clinical trials for our drug candidates may produce negative or inconclusive results, and we may decide, or regulators may require us, to conduct additional clinical trials, delay clinical trials or abandon product development programs;

 

 

the number of patients required for clinical trials for our drug candidates may be larger than we anticipate, enrollment in these clinical trials may be slower than we anticipate, participants may drop out of these clinical trials at a higher rate than we anticipate or the duration of these clinical trials may be longer than we anticipate;

 

 

competition for clinical trial participants from investigational and approved therapies may make it more difficult to enroll patients in our clinical trials;

 

 

we or third-party collaborators may fail to obtain the clearance or approval of companion diagnostic tests, if required, on a timely basis, or at all;

 

 

our third-party contractors may fail to meet their contractual obligations to us in a timely manner, or at all, or may fail to comply with regulatory requirements;

 

 

we may have to suspend or terminate clinical trials for our drug candidates for various reasons, including a finding by us or by a Data Monitoring Committee for a trial that the participants are being exposed to unacceptable health risks;

 

 

our drug candidates may have undesirable or unexpected side effects or other unexpected characteristics, causing us or our investigators, regulators or IRBs/ECs to suspend or terminate the trials;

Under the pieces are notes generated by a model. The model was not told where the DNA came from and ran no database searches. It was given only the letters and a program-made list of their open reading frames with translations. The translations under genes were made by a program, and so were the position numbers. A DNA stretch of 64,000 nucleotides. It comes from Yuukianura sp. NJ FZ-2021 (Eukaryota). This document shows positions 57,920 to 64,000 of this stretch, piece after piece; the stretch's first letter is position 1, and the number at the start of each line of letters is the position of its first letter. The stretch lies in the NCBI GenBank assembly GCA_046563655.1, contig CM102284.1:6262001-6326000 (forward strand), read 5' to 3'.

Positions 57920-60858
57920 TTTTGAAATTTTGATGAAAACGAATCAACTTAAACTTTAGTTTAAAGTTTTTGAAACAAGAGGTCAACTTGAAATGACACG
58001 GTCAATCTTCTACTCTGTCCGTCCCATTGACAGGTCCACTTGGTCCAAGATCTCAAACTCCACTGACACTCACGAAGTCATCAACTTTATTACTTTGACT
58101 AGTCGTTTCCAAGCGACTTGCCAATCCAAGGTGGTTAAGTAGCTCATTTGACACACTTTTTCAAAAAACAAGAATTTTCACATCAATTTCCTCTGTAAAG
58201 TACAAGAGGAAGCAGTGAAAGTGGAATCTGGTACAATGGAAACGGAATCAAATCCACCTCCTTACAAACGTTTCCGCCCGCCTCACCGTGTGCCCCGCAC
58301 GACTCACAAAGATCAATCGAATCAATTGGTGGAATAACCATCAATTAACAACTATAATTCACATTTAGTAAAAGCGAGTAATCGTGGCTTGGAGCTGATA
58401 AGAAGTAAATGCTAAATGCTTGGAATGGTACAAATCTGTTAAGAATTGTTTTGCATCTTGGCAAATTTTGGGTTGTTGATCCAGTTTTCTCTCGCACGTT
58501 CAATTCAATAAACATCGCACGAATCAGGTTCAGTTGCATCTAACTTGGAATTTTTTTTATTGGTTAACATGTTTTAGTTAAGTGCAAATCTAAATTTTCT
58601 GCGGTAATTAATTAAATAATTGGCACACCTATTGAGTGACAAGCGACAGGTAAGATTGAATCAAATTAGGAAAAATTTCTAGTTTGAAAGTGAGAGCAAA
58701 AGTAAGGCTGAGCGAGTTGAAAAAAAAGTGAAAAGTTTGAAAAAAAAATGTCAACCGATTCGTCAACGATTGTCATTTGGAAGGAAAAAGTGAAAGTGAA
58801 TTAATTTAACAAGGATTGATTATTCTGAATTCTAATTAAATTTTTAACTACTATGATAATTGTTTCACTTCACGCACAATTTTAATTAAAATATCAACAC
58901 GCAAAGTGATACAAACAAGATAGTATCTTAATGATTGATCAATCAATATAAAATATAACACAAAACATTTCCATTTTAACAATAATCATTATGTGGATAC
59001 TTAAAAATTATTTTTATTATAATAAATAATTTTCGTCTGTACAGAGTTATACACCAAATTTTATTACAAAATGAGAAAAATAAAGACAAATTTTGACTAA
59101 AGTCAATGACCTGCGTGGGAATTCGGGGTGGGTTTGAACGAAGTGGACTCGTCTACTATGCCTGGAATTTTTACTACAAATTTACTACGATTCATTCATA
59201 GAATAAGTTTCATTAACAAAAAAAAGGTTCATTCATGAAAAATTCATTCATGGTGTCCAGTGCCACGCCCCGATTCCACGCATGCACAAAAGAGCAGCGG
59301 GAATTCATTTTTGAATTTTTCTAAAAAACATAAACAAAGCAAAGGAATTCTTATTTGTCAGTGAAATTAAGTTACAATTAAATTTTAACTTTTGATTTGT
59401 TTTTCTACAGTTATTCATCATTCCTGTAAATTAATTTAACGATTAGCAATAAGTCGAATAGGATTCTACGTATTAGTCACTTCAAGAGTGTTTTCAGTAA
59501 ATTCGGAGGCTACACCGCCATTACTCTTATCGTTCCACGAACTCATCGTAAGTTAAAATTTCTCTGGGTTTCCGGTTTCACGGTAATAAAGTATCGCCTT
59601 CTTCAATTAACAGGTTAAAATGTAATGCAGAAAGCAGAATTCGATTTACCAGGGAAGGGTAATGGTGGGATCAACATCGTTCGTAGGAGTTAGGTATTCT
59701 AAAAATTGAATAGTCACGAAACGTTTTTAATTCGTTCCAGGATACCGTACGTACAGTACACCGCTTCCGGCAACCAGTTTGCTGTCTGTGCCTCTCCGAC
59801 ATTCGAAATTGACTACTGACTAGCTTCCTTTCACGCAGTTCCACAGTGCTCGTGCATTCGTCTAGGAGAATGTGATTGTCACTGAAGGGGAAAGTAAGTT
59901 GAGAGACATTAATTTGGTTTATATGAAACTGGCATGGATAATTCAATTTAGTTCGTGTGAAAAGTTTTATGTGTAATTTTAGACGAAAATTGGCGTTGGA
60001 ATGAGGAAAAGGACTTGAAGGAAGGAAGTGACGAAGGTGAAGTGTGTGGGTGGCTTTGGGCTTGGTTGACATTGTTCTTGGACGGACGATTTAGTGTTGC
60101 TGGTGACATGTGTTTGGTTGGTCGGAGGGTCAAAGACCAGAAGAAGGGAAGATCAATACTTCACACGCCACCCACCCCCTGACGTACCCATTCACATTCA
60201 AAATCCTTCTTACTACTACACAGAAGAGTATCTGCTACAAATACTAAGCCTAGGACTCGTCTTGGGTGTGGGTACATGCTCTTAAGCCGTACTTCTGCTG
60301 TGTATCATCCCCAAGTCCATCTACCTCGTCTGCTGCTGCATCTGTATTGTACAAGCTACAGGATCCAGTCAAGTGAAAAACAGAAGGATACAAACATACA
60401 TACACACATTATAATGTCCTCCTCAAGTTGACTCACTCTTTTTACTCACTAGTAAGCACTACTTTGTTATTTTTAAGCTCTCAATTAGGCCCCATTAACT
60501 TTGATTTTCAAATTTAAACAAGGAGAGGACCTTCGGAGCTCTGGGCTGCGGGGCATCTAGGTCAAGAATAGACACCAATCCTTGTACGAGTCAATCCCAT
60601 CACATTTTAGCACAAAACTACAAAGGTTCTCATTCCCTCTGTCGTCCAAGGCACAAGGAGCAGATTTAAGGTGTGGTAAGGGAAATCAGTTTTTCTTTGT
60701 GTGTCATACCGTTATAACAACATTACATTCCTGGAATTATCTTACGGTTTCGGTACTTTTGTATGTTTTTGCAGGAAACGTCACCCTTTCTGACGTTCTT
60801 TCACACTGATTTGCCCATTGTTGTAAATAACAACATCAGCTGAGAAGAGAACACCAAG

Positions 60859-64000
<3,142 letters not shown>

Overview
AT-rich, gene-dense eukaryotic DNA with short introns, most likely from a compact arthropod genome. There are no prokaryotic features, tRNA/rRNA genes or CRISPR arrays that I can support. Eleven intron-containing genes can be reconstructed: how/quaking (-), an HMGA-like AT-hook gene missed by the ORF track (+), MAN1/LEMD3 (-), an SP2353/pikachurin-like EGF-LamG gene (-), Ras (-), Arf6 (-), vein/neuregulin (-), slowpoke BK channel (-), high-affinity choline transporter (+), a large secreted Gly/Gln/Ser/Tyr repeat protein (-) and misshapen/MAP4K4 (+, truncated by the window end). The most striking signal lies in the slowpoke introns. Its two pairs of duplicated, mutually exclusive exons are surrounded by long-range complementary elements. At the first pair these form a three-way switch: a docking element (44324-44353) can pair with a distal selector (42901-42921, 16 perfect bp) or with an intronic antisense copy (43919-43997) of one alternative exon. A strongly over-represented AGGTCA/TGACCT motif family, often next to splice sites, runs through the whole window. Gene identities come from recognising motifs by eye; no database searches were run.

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the cost of clinical trials for our drug candidates may be greater than we anticipate;

 

 

the supply or quality of our drug candidates or other materials necessary to conduct clinical trials for our drug candidates may be insufficient or inadequate and result in delays or suspension of our clinical trials; and

 

 

we or a diagnostic development partner may fail to receive regulatory approval of a companion diagnostic for use with a marketed product.

Our product development costs will increase if we experience delays in preclinical studies or clinical trials or in obtaining marketing approvals. We do not know if any of our planned preclinical studies or clinical trials will begin in a timely basis or at all. We do not know whether any of our ongoing clinical trials will need to be restructured or will be completed on schedule, or at all. For example, the FDA may place a partial or full clinical hold on, any of our clinical trials for a variety of reasons. In February 2018, we received a Deficiency–Potential Hold Issues letter from the FDA stating that the number of patients treated in the Phase 1 portion of TRIDENT-1 exceeded the protocol-specified dose escalation enrollment plan. Additionally, the Development Safety Update Report (DSUR) and the Investigator’s Brochure (IB) had not been updated with available clinical safety information. Following discussion with the FDA, our IND was placed on partial clinical hold pending the submission of an amended protocol, an updated DSUR and updated IB. The partial clinical hold was removed on June 29, 2018 after the requested documents were revised and TRIDENT-1 resumed patient enrollment.

Significant preclinical or clinical trial delays also could shorten any periods during which we may have the exclusive right to commercialize our drug candidates or allow our competitors to bring products to market before we do and impair our ability to successfully commercialize our drug candidates and may harm our business and results of operations.

Any delays in the commencement or completion, or termination or suspension, of our ongoing, planned or future clinical trials could result in increased costs to us, delay or limit our ability to generate revenue and adversely affect our commercial prospects.

Before we can initiate clinical trials of a drug candidate in any indication, we must submit the results of preclinical studies to the FDA along with other information, including information about the drug candidate’s chemistry, manufacturing and controls and our proposed clinical trial protocol, as part of an IND or similar regulatory filing.